It saw in September 2016 a mercenary cabal of male legislators impeach Dilma Rousseffthe first woman elected Brazilian president, citing a battery of trumped-up charges of corruption. I decried this political coup in “Chauvinistic Impeachment of Brazil’s First Female President…,” September 1, 2016.

    park-geun-hyeBut most disheartening of all, this backlash saw this week a measure of vindication when Park Geun-hye, the first woman elected South Korean president, offered to resign.

    The disgraced South Korean president, Park Geun-hye, has offered to resign and called on parliament to arrange her exit amid a corruption and cronyism scandal that has all but destroyed her administration.

    Speaking in a nationally televised address on Tuesday, Park – whose single five-year term will not be officially over until early 2018 – asked the national assembly to set a new deadline for the end of her turbulent presidency.

    (London Guardian, November 29, 2016)

    Would that I could decry her fate too. Unfortunately, all indications are that Park is guilty as charged, which makes her offer to resign more Nixonian than honorable.

    Reports are that she allowed her Rasputin-like confidante to misuse her good offices to peddle influence and rake in millions. The audacity of this misuse appears such that it makes the way Hillary reportedly allowed her husband Bill to misuse hers (as secretary of state) seem, well, positively charitable.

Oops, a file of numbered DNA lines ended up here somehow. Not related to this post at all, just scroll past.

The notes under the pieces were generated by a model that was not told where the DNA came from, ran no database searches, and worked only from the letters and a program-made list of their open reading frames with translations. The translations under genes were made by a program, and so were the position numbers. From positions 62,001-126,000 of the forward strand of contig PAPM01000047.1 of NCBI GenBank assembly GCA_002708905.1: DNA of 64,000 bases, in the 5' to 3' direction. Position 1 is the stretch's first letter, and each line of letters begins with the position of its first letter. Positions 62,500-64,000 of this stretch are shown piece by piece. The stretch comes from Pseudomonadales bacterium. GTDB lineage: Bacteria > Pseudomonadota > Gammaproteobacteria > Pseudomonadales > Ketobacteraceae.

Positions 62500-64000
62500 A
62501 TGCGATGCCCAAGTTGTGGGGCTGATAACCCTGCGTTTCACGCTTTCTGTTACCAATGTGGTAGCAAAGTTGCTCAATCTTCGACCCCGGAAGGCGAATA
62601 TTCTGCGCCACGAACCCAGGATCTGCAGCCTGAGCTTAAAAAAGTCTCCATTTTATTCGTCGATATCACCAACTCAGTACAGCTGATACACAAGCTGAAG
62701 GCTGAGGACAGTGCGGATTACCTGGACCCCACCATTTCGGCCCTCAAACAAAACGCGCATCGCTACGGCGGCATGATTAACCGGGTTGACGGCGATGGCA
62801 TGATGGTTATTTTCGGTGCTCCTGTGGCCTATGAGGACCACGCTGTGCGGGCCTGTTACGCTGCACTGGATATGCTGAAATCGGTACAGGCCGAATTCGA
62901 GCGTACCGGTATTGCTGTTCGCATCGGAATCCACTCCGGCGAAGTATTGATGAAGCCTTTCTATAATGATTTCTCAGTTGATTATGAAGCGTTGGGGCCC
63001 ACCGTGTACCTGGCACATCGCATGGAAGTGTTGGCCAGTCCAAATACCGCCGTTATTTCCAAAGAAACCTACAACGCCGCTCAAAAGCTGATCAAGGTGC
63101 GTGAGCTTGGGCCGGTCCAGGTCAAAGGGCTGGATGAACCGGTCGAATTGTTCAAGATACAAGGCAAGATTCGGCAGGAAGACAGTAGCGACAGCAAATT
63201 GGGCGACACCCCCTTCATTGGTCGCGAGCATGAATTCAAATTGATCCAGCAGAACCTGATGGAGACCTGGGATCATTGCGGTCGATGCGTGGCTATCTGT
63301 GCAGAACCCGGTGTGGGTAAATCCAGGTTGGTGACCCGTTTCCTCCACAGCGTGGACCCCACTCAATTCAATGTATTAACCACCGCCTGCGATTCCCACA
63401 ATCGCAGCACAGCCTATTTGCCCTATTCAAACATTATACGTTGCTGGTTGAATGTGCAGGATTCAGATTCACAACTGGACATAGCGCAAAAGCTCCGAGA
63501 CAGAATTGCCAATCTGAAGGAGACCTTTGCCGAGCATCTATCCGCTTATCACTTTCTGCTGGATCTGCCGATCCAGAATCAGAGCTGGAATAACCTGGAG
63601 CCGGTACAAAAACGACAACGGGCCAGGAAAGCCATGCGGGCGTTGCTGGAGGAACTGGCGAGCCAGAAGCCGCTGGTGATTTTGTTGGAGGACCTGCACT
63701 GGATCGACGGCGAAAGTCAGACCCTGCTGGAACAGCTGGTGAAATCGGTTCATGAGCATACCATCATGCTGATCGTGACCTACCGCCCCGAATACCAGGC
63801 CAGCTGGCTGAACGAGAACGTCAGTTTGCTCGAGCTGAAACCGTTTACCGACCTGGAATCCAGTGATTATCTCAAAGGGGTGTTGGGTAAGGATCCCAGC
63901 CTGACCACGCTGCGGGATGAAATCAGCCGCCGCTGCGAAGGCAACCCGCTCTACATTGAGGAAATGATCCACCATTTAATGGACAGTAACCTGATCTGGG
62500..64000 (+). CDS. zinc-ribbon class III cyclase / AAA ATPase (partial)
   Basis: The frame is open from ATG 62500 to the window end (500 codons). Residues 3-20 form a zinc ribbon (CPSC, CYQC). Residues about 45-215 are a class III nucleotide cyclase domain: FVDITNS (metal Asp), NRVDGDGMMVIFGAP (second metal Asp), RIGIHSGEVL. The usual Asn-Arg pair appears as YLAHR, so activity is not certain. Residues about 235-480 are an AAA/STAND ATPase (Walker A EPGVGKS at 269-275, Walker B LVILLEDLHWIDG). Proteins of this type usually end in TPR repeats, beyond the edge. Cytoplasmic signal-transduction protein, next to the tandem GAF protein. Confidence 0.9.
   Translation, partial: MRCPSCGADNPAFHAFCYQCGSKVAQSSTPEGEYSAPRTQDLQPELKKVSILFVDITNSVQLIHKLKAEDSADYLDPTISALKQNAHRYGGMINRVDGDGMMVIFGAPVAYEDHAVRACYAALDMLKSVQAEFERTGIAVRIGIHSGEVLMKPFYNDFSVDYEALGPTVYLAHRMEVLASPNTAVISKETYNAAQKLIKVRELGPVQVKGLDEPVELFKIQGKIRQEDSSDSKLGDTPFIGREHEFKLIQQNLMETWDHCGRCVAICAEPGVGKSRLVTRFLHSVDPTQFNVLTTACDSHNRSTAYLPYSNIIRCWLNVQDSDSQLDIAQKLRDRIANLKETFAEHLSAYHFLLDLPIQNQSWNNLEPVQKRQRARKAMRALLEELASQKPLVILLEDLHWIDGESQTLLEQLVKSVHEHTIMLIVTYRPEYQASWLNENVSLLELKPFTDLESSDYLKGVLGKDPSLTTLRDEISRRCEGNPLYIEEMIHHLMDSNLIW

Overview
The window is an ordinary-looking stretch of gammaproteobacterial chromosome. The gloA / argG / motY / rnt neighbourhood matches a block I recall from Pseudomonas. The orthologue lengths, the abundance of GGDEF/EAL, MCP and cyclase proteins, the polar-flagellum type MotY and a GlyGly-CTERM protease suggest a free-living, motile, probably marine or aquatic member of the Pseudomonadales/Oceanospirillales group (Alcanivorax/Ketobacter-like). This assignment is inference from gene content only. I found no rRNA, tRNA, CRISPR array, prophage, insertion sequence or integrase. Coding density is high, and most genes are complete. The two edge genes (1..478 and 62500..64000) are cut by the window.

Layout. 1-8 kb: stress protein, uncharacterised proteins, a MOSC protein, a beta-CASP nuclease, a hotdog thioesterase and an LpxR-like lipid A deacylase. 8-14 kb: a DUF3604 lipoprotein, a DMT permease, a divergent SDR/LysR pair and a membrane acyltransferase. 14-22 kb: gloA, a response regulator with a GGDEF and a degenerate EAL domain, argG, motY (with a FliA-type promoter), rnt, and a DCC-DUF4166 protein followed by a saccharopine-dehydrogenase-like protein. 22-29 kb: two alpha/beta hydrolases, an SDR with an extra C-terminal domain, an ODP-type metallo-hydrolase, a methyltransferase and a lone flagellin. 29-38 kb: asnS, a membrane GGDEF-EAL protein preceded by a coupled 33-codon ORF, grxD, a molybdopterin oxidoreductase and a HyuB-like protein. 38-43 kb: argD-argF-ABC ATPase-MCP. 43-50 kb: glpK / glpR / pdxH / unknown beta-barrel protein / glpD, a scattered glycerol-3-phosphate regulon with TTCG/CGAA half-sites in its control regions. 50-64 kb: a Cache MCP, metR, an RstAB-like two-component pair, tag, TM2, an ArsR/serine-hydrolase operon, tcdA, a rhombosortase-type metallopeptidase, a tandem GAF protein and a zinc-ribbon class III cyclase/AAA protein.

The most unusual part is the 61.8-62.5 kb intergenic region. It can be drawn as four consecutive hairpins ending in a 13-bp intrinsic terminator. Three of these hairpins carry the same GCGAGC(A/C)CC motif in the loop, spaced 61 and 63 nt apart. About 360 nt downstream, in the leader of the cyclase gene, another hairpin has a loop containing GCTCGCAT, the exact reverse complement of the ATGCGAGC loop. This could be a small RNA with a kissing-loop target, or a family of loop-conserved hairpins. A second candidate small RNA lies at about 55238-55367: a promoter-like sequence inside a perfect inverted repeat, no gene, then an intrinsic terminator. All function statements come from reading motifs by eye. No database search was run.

As my opening quote indicates, I have written many commentaries hailing the rise of women as heads of state. Therefore, it is perhaps prescient that I was as loath to hail Park’s election in February 2013 as I am to hail Trump’s today.


    Meanwhile, there’s no denying the curious fact that all of the women leaders who have fallen victim to this backlash engaged in very public displays of affection for Barack Obama, the first black president of the United States. No doubt the fallen Australian prime minister, Gillard, would be bemused by whites who express visceral hatred of Obama but then insist that her affection for him had zero effect on their support for her.

    Never mind that Danish Prime Minister Helle Thorning-Schmidt’s notorious displays gave even his wife Michelle cause for resentment. As it happens, Thorning-Schmidt was the first woman elected prime minister of her country in 2011.